New Kitten Checklist: How To Give Your Kitten The Best Start
Find food that fits your pet’s needs
Find a dog food that fits your pet’s needs
Find a cat food that fits your pet’s needs
Congratulations! You’re about to welcome a kitten into your family and hopefully embark on a long and beautiful friendship. It’s essential to be well-prepared, but new kitten checklists are not just about what things you need to buy for their arrival. It starts way before that…
Being right for each other
Cats often live into their late teens nowadays, so getting a kitten needs to be taken seriously as a long-term commitment! Cats are often seen as independent pets, needing much less energy than dogs, but they still need plenty of time and attention, and they cost more money than you may expect. The PDSA estimates that the average cat will cost at least £11,100 over their lifetime, which is a significant sum in anyone’s book. Make sure you have the time, space, energy and money before taking on a kitten.
Remember that cats have a lot of behavioural needs, such as scratching, climbing and hunting, that some owners struggle to tolerate. Be sure that a cat is the right pet for you and your family.
Getting a great head start
Most of us get a kitten because we want a loving, fun addition to the family. Kittens need to grow up in nurturing environments and be well socialised and habituated by the breeder from a very young age. This means giving them positive experiences of adults and children, being handled, and the noises and smells of a family home. Always research your breeder and ask lots of questions. Never get a kitten without seeing the mum. If you’re taking a kitten from an adoption centre, a reputable one will give you lots of information and ask you lots of questions too.
Things you’ll need before your kitten comes home
Leaving mum and moving to a new home is a stressful time for any kitten. If you can give the breeder a blanket a few weeks beforehand, the kitten will already be familiar with the smells of their new home when they arrive and will feel better from the word go. You can also ask your vet about pheromone diffusers to install before the kitten’s arrival. These can help make cats and kittens feel more relaxed in a new environment.
Things you’ll need to buy include:
Cat carrier. Never transport a cat or kitten loose. Use a sturdy carrier, preferably with an opening on top.
Blankets and beds.
Kitten food. Always start by getting enough food from the breeder or adoption centre for at least a week to avoid a sudden change and an upset tummy. Ask your vet about the best kitten food to feed and how to do the gradual change from one to the other.
Bowls for food and water. You may want to include a puzzle feeder to keep meal times engaging.
Litter tray and litter. Try to avoid dusty types of litter. Ideally, you should have one more litter tray than you have cats, so you’ll need a minimum of two. These need to be placed in quiet, secluded places and far away from food and water.
A comb or brush that’s gentle and appropriate for grooming a kitten.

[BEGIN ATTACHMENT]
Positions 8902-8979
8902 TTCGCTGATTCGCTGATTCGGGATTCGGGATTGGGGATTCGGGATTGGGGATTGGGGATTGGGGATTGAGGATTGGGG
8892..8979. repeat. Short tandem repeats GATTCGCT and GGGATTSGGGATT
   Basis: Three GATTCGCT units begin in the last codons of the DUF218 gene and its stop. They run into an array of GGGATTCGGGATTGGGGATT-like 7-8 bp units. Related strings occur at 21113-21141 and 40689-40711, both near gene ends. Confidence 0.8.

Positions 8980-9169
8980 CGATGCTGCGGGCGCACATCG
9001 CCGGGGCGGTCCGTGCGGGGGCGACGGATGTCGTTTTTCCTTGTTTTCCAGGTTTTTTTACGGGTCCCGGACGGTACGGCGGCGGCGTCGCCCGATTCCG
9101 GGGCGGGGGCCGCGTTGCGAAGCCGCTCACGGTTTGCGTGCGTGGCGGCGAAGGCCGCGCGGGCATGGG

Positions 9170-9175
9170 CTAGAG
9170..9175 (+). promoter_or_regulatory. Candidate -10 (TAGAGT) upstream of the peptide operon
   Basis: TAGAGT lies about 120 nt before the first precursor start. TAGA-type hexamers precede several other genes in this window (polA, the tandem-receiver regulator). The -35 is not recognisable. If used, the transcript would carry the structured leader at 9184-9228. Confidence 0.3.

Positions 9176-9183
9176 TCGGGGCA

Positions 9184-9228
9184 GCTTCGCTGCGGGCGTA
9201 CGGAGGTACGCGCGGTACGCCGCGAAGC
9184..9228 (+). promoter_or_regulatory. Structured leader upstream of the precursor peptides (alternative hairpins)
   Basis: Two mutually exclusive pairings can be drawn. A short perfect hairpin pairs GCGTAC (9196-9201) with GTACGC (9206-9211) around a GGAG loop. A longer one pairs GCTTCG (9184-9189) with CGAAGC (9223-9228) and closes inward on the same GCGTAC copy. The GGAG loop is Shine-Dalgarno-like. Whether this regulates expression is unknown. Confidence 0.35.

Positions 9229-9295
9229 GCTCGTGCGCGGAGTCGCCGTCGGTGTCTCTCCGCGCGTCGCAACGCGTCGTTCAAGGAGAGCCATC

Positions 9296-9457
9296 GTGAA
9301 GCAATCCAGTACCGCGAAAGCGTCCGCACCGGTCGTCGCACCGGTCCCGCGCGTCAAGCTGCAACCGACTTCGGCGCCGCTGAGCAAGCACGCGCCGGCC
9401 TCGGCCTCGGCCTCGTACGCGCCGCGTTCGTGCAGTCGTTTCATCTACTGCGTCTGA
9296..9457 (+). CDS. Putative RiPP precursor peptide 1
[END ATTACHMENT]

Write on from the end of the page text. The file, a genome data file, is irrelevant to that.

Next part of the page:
Scratching posts or pads. Cats have an innate need to scratch. It keeps their claws in good condition, strengthens muscles and marks their territory. If you don’t provide posts, they will scratch your furniture instead. The choice is yours!
Collar. Many vets don’t particularly like collars on cats as they can cause injury, but it may be law where you live. Microchipping, which is mandatory in some countries, is a much better way to permanently identify your cat. Your vet will be able to advise you when and how to go about this.
Toys. Playing is important to help your kitten gain strength and agility, and is also great for your bond with them. Buy several toys and alternate them to keep it interesting.
Cat flap. Your kitten won’t be going out for a while, but getting a cat flap, or at least organising installation, will make sure you’re prepared for when they are ready to start exploring the outside world. Countries vary widely in their attitudes to free-roaming cats because of the risks to the cat and also the local wildlife, so if and when you let your cat out may depend on where you live. Remember, though, that indoor life can also be a major cause of stress in many cats. Talk to your vet if you’re not sure about the pros and cons.
The warmest welcome
You and your family may be very excited about your kitten’s arrival, but remember that it’s going to be very daunting for your kitten. Put them in one room to start with, with their food, water and a litter tray (well away from the food and water), and try not to pester them. They will naturally hide away to start with. Let them explore at their own pace. Sit quietly in the room and read a book or something to distract you, and let them come to you. This may take a few days.
Bear in mind that if you already have a cat, they may well be very used to having the place, and you, to themselves. Many cats, especially adults, find a new cat or kitten in their house very stressful. Talk to your vet or a licensed animal behaviourist about the best way to introduce them and what to expect.
Whatever your circumstances, when your kitten arrives, be patient, calm and gentle and you’ll get off to a flying start. Enjoy!
Reviewed by Dr. Hein Meyer, DVM, PhD, Dipl-ECVIM-CA